Every child running around his or her backyard with a football has dreams of making a game-winning play. They dream of throwing a touchdown pass, juking a defender at the goal line or catching a crucial interception to seal a game.
Kicking a clutch field goal, though? What kid dreams of kicking a 40-yard field goal to deliver the victory?
Barret Pickering’s friends and family have been watching him live that dream for years, all the way up to his arrival at Nebraska. While he may have honed his skills on the football field, his love for kicking began in the backyard.
His older siblings, Jenna and Max, helped Barret cultivate an early love for sports by constantly playing with him at their family home in Hoover, Alabama.
“Growing up, he was obsessed with any sport, anything with a ball,” Jenna said. “Whenever we had free time as kids, he’d want to be outside.”
While the Pickerings were not originally from Hoover, they moved there when Barret was a toddler and have called it home ever since.
“It’s a really pretty city with very nice people who definitely love their football,” Jenna said. “It has that Southern feel to it, good food and the weather’s not terrible, so I think that’s kind of why we all love it.”
As a part of the town’s football craze, Barret eventually found his passion for the game. Originally a soccer player, he first tried football in the seventh grade based on advice from his father and hasn’t looked back since.
“After freshman year, I got good enough at football where I got to go to camps and compete with people, so then I started taking it more serious, just seeing a future in football,” Barret said.
Football has never been the only thing on Pickering’s mind, as academics have always been a priority in his life. While his older siblings attended Spain Park High School, Barret went to Hoover High School in order to participate in the school’s academically rigorous International Baccalaureate program.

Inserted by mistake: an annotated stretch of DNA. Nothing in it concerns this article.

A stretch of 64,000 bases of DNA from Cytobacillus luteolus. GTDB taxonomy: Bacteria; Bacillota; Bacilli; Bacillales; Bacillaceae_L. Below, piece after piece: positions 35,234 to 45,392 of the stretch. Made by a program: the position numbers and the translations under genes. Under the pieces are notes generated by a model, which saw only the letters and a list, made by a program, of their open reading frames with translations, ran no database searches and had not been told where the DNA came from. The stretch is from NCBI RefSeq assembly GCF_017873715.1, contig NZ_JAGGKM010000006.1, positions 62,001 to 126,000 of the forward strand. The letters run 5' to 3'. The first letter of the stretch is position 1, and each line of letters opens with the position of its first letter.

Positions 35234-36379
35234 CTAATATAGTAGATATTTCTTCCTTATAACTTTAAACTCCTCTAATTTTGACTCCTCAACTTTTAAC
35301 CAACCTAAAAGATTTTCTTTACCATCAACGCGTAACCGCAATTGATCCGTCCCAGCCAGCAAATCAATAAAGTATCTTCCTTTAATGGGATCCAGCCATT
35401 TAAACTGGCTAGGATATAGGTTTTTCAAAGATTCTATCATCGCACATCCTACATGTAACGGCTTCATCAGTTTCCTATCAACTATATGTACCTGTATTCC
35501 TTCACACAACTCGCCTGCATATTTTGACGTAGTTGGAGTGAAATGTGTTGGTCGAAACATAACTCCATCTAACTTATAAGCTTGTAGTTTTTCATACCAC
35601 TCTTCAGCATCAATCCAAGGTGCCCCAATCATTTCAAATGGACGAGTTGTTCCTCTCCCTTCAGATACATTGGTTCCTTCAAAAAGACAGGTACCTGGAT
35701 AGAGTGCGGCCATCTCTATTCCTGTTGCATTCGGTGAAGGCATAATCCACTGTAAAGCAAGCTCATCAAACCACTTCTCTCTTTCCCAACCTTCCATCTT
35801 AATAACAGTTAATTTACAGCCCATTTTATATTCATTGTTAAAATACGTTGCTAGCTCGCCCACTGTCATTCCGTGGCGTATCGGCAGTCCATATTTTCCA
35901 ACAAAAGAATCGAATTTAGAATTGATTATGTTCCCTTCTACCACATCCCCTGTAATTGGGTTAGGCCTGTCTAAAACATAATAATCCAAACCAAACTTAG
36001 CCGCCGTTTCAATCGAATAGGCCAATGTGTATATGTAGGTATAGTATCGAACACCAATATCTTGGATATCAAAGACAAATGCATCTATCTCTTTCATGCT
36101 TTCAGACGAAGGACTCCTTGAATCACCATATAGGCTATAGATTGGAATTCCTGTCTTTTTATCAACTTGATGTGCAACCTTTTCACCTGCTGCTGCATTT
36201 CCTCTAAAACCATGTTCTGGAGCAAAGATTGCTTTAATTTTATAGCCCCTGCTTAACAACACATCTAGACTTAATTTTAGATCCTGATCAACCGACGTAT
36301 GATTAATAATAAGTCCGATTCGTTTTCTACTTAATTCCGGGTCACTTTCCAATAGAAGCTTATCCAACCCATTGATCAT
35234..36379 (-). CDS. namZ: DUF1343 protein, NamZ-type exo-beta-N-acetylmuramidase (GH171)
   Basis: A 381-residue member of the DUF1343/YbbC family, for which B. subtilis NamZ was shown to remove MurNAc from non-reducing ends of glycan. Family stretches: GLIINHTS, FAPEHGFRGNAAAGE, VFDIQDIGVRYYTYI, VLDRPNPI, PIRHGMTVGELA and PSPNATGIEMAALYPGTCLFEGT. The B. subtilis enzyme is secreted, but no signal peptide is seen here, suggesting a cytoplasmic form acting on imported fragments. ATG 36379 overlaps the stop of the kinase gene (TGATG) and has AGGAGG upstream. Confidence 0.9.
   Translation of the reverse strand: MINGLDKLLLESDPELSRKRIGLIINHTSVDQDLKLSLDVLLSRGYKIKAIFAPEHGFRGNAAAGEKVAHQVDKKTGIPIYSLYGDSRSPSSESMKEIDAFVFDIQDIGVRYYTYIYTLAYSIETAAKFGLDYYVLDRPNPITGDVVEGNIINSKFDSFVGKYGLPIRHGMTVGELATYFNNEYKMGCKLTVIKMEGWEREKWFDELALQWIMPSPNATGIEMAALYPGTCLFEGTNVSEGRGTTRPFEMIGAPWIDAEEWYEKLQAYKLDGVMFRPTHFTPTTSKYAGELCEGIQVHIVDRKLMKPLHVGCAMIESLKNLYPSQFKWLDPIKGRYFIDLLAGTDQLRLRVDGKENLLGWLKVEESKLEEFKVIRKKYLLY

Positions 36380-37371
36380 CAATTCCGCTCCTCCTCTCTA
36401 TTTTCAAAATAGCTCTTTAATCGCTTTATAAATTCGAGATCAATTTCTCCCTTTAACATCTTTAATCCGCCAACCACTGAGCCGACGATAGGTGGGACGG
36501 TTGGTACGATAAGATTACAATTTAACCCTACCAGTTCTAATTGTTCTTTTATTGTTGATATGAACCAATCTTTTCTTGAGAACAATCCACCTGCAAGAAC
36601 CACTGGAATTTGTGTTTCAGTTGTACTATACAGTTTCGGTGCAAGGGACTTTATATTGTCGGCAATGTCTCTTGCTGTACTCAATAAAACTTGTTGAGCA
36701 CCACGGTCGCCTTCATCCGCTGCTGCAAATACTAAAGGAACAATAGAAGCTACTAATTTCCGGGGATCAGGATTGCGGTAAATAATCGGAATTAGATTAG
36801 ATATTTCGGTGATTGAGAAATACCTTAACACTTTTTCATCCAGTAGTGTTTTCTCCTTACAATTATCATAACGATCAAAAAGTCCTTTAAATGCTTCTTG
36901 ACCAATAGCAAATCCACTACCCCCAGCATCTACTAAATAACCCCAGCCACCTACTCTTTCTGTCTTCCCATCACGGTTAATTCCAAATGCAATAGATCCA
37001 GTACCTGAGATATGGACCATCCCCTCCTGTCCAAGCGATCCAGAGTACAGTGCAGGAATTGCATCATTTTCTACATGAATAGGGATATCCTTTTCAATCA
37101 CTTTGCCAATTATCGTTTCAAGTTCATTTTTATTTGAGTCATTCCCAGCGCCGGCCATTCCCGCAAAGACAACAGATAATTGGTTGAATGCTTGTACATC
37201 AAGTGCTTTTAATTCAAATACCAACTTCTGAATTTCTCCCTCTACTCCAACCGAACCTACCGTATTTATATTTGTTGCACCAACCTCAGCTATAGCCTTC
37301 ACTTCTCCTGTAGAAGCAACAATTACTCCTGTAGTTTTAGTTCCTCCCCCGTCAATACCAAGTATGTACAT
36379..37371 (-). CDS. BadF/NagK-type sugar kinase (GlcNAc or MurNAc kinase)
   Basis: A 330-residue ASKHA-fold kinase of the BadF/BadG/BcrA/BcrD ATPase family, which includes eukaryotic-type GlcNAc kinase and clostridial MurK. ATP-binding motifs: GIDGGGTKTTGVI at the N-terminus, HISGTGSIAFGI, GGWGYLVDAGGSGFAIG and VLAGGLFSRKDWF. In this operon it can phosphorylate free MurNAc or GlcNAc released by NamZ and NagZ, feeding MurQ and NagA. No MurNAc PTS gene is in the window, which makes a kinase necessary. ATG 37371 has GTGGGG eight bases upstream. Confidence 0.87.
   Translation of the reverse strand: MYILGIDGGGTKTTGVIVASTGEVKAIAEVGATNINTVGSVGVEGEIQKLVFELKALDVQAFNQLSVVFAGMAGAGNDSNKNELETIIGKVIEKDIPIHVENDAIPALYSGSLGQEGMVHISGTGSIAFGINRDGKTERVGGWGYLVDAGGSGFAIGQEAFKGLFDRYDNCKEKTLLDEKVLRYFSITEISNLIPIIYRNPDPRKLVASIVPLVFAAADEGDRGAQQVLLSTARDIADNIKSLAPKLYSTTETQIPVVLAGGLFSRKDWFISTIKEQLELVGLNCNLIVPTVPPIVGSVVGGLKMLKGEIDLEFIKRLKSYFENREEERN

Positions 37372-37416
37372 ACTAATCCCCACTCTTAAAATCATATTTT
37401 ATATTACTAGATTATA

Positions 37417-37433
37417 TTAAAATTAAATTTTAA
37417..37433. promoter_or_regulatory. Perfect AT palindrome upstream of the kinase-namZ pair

He also earned a 4.0 GPA in his first semester at Nebraska and said academics were a key factor in his decision to become a Husker.
“This place does a great job of offering academic support, even for high-level classes,” Barret said. “If you need help, they’ll find it for you.”
Gabriel Rodriguez worked closely with Barret as a teacher and as special teams coordinator at Hoover High and recognized his dedication to academics.
“He was a super smart kid, academics meant more to him than football itself, and we all know how much he loves football, otherwise he wouldn’t be playing for Nebraska,” Rodriguez said.
Barret’s talent was quickly spotted at Hoover, as he was called up to the school’s varsity team as a freshman to kick at points during the season. Due to the solitary nature of the position, many kickers isolate themselves and let other players lead the team.
Pickering is not one of those kickers.
“Barret was the first one there in the weight room to do everything that was required of him,” Rodriguez said. “He knew that he wanted those other guys to see him leading.”
It was dedication both in the weight room and on the field that helped Pickering develop his craft. According to his high school friend and long snapper Brennen Milliron, if either of them ever made a mistake during practice, they would stay afterward and continue practicing until they got it right.